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NVIDIA VP Declares Moore's Law Dead, GPUs Are Computing's Only Hope
Daily Tech ^ | May 3, 2010 10:33 AM | Jason Mick (Blog)

Posted on 05/06/2010 8:59:32 AM PDT by Ernest_at_the_Beach

In NVIDIA's eye the parallelism of the GPU is the only future for computing

NVIDIA has struggled this time around in the GPU war.  Its first DirectX 11 products were delivered a full seven months after AMD's.  While its new units are at last trickling onto the market and are very powerful, they're also hot, loud, and power hogs.  However, NVIDIA is staking much on the prediction that the computer industry will be ditching traditional architectures and moving towards parallel designs; a movement which it sees its CUDA GPU computing as an ideal solution for.

Intel and NVIDIA have long traded jabs, and Intel's recent failed GPU bid, Larrabee, does little to warm to the ice.  In a recent op-ed entitled "Life After Moore's Law", published in Forbes, NVIDIA VP Bill Dally attacks the very foundation of Intel's business -- Moore's Law -- declaring it dead.

Moore's Law stemmed from a paper [PDF] published by Gordon Moore 45 years ago this month.  Moore, co-founder of Intel, predicted in the paper that the number of transistors per area on a circuit would double every 2 years (later revised to 18 months).  This prediction was later extend to predict that computing power would roughly double every 18 months, a prediction that became known as Moore's Law.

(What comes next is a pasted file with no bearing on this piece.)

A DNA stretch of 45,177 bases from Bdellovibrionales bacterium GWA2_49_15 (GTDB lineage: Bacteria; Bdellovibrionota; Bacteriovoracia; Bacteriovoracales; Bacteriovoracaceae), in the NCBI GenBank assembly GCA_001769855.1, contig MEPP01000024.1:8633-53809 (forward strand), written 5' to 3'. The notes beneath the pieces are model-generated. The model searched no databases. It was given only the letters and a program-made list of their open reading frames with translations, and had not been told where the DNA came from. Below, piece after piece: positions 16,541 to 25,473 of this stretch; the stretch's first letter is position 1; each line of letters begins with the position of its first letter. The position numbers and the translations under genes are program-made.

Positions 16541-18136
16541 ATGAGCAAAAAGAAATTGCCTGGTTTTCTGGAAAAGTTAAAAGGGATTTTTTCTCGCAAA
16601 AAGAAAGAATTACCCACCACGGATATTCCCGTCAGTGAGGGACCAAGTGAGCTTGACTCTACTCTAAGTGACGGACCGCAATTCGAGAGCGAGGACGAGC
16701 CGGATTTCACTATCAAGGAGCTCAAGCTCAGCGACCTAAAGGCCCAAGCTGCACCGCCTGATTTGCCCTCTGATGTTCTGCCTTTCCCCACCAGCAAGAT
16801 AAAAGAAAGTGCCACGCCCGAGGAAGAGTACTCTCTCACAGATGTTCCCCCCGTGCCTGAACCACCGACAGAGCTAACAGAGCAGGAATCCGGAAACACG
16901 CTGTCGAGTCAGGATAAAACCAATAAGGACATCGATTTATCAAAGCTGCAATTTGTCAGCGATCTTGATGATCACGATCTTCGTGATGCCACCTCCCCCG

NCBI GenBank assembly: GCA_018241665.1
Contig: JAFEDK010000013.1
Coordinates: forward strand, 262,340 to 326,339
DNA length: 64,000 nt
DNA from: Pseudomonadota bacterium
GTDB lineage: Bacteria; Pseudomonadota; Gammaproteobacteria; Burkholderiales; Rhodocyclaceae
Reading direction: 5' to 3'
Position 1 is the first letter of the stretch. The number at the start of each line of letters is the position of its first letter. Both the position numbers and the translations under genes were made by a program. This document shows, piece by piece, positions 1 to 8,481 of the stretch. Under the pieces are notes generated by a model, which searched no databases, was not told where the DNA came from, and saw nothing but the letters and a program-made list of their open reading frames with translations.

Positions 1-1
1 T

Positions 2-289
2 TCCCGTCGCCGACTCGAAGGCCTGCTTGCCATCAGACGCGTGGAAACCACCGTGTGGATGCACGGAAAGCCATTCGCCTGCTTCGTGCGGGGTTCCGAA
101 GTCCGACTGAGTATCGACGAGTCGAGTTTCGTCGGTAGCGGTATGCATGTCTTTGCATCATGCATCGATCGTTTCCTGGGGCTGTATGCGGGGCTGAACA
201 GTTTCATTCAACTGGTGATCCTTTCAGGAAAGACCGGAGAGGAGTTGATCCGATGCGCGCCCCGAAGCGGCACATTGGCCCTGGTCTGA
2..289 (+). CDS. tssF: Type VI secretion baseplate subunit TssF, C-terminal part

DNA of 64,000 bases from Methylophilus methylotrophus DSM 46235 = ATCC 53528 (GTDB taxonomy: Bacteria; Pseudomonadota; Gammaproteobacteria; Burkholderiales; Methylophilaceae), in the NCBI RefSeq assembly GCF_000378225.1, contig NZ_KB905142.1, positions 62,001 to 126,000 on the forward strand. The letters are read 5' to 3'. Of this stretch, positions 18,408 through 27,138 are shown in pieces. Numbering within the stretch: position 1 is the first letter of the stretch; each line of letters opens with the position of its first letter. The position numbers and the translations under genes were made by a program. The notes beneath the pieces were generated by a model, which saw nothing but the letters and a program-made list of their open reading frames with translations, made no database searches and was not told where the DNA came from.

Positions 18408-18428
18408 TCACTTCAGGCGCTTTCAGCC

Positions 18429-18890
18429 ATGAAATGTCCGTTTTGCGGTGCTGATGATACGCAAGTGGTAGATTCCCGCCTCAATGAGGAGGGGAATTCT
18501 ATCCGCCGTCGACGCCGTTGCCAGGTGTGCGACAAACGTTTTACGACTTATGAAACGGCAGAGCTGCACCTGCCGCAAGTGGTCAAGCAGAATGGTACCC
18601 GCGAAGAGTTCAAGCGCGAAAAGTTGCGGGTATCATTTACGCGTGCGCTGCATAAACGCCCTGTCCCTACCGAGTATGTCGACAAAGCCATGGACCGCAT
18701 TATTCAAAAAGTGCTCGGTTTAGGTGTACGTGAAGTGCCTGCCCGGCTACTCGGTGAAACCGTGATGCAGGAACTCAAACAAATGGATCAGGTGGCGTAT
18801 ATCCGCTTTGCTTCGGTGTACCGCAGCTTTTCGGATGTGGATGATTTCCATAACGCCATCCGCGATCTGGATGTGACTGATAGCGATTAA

Now with die shrinks becoming more problematic, NVIDIA is convinced the end is nigh for Moore's Law (and Intel).

(Excerpt) Read more at dailytech.com ...


TOPICS: Business/Economy; Computers/Internet
KEYWORDS: amd; ati; hitech; intel; nvidia

1 posted on 05/06/2010 8:59:32 AM PDT by Ernest_at_the_Beach
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To: ShadowAce

Well....

The end is near...


2 posted on 05/06/2010 9:00:16 AM PDT by Ernest_at_the_Beach ( Support Geert Wilders)
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To: Ernest_at_the_Beach